For Democrats in North Carolina, 2013 was a nightmare. They watched a veto proof majority and compliant governor dismantle many of the party’s signature programs whether they were successful or not. Entering the legislative session, they knew things would be bad, but they never really envisioned how bad.
To make matters worse, the state Democratic Party was in disarray and ill prepared to provide a voice of opposition. The new leadership didn’t understand the role of the state party and initially put together a team with no experience in statewide campaigns. Instead of becoming the voice of the loyal opposition, they became a laughing-stock, drawing national attention for several self-inflicted wounds.
When the session began, it became clear that the GOP had no intention of inviting input from the minority Party. With veto proof majorities, they offered no significant committee appointments and quickly began steamrolling legislation. The Democratic leadership never really developed an effective voice, though Sen. Josh Stein regularly offered sharp rebukes and quickly became a progressive champion.
Without an effective strategy to slow down the Republicans from inside the legislature and with no help coming from the Democratic Party, outside groups took up the fight. The Moral Monday protests used civil disobedience to grab the attention of the media. And as the crowds swelled on Monday afternoons, so did the press, both locally and nationally. It didn’t slow the GOP train, but it galvanized the Democratic base and planted seeds of discontent in the minds of citizens of all political stripes.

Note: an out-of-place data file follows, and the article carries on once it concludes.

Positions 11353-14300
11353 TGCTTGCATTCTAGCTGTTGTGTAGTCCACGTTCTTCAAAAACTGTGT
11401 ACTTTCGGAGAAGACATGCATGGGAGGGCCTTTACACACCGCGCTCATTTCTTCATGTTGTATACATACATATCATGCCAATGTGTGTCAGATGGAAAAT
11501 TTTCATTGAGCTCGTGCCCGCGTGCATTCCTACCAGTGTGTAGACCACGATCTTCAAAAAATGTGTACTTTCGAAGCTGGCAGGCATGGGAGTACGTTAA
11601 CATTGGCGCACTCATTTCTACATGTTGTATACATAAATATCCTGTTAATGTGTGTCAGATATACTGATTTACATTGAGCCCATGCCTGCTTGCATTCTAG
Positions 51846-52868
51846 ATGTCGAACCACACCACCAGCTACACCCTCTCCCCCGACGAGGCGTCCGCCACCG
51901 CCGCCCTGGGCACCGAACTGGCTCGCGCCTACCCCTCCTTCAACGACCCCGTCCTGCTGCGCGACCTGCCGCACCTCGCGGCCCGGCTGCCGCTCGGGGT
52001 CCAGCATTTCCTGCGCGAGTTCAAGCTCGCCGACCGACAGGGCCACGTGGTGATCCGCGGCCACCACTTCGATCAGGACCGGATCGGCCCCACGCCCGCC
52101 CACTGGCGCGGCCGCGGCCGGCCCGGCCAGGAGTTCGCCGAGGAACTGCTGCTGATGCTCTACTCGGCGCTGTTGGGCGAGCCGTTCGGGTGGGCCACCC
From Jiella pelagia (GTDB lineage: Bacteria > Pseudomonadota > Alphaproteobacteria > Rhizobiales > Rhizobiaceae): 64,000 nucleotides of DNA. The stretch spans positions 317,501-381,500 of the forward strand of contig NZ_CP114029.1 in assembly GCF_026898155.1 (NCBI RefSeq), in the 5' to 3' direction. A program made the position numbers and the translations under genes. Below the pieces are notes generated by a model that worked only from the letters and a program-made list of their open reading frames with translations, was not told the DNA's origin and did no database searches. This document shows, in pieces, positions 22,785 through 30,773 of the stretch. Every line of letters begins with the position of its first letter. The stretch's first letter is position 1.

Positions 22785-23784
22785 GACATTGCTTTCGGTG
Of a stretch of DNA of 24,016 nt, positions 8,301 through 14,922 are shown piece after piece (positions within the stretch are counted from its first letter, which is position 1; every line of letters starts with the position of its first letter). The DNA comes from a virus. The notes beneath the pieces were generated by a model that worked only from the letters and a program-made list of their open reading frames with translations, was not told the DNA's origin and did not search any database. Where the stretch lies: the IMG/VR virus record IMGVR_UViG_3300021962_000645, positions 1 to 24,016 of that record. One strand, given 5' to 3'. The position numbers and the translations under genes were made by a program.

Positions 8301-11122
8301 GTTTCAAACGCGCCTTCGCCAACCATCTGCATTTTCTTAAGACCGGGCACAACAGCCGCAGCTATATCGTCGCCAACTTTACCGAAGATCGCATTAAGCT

While Moral Mondays offered a broad critique, ProgressNC focused on specific policies like teacher pay and the right to choose. They used gimmicks and flash rallies to garner attention. Working with allies like Planned Parenthood and NCAE, they forced GOP errors like the mid-summer mini-scandal that the press dubbed “ball-gate.”
If Democrats began the session demoralized and disillusioned, they ended it angry and motivated. By fall, newspapers were writing that a backlash felt likely. The Mountain Moral Monday protest in Asheville brought out thousands of people outside the state capital. The state Democratic Party, under the leadership of a new Executive Director, seems to have come back to life.
However, Democrats still face an uphill battle in 2014. The GOP has built-in structural advantages in the legislative and Congressional districts and they will have far more money. While protests can motivate the base, a real GOTV program that drives people to the polls takes money, organization and accountability.
Finally, Democrats will need to find a voice and some leaders. While the election in North Carolina may focus on what the GOP has done, Democrats need to offer a vision of what they would do differently. They need to develop a message and stick to it. Roy Cooper offered Democrats a champion when he announce he would run for Governor in 2016, but somebody needs to lead the charge against Republicans in the legislature and exploit the divisions that are likely to arise in GOP ranks. In short, Democrats need to figure out how to be an effective minority party. It’s a position they are likely to be in for awhile.